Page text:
- For the first time beetroot are mentioned in the documents from Babylonia from 722 BC. About 400 BC beets were grown in Greece, and 200 years later they reached the area of the Roman republic. During the times of Charles the Great, and for the rest of the Middle Ages, beetroot was grown as a deciduous vegetable in France and Italy, and in Germany from the 12th century. In the fifteenth century, the red beet variety went to Italy. In 1583 several varieties cultivated at the time were described for the first time in a scientific manner. In 1753, Karol Linnausz described all species and subspecies of beets and gave them Latin names, valid until today.
- Beetroot is usually erect with a long main root and a rosette of leaves growing on stems. The leaves are oval in shape, arranged alternately on the stem and grow 20–40 cm in length. The roots are usually red in color, elongated, spherical, or flat-shaped. The diameter of root is between 2 – 10 cm. The plant produces sessile green flowers and can reach even 1–2 m in height.
- Beetroot is planted in the temperate climate zone. Main world production comes from USA, China and European countries.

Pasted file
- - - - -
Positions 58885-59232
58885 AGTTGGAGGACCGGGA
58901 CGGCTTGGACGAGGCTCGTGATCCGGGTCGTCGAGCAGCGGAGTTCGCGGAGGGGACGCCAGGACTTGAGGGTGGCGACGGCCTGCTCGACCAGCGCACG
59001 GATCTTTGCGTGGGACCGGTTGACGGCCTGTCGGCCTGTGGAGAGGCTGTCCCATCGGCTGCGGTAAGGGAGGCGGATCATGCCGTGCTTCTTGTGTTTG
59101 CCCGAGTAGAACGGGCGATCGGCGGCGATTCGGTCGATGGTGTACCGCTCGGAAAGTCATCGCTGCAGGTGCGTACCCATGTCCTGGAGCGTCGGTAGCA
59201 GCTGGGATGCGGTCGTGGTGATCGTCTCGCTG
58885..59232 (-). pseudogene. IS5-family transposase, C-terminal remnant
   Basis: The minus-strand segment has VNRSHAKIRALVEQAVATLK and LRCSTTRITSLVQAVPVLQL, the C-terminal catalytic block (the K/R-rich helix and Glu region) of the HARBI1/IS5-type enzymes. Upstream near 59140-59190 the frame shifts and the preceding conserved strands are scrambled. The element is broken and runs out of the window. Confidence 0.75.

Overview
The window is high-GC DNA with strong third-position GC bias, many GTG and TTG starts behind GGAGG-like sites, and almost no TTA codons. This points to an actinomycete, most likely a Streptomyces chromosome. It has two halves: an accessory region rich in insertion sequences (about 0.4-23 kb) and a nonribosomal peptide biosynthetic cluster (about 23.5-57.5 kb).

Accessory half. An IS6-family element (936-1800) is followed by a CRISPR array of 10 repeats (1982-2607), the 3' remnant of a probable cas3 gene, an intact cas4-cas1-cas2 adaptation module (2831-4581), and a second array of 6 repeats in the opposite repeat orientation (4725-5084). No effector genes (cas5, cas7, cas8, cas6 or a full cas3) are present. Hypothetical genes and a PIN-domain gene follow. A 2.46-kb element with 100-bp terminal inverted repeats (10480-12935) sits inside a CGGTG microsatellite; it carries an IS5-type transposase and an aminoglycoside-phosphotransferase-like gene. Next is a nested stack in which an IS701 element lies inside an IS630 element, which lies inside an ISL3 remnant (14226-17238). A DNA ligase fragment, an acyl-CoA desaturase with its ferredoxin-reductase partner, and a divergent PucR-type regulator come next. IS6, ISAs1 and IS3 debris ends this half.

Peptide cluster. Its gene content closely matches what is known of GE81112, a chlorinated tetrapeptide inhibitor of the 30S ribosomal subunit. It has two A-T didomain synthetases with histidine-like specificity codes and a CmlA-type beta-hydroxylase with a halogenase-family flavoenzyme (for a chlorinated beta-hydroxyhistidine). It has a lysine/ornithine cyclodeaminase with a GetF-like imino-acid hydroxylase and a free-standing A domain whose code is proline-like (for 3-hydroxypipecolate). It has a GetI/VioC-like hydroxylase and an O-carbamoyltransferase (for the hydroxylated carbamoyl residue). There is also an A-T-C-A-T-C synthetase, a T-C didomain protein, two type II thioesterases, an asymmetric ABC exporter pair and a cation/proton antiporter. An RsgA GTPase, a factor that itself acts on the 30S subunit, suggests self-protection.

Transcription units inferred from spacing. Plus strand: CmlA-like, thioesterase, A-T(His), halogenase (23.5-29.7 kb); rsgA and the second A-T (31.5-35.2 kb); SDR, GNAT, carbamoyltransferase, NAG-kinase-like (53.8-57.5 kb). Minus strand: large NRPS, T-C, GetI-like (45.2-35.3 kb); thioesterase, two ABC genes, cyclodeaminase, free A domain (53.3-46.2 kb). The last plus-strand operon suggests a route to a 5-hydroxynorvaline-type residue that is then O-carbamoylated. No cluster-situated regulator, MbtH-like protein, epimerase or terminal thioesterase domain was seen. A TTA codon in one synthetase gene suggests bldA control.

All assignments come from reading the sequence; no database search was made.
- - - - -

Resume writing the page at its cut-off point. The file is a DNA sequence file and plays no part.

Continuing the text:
- Beetroots are harvested manually or mechanically with the harvesters. Mechanical harvesting is used on the big acreage are farms.
- There are three types of beet (Beta vulgaris ssp. vulgaris), of which beetroot (conditive variety) is consumed as a vegetable. Within this type there are three more types according to their shape and size: spherical, elongate and intermediate. For the commercial purpose beetroots are classified in two groups according to the shape of the roots: Elongate and rounded or flat-topped. This second type of beetroots (rounded and flat-topped) is the most cultivated.
- The edible part of beetroot is underground and aboveground. Young leaves contain a lot of protein, minerals and vitamin, more than roots. The root contains protein, fiber, vitamins (C, A, B1), organic acids (citric, oxalic, malic, vinous), folic acid and many minerals (including manganese, iron, potassium, magnesium, cobalt).
- Beetroot is widely used in the processing industry for the production of dried, frozen food, pickled, juices
- Beetroot scintific name: Beta vulgaris subsp. vulgaris
- The group of Beta vulgaris var. conditiva
- 070690 salad beetroot, salsify, celeriac, radishes and similar edible roots (excl. Carrots and turnips), fresh or chilled
- 071080 Vegetables uncooked or cooked by steaming or boiling in water, frozen
- 200190 Vegetables (other than cucumbers and gherkins), fruit, nuts and other edible parts of plants, prepared or preserved by vinegar or acetic acid
- 200989 Red beet juice concentrate
- Beetroot varieties differ from each other with the shape of roots (they can have a spherical or elongated shape), the length of the growing season (early, medium early and late varieties), the color of the skin and flesh, the content of sugars and other nutrients.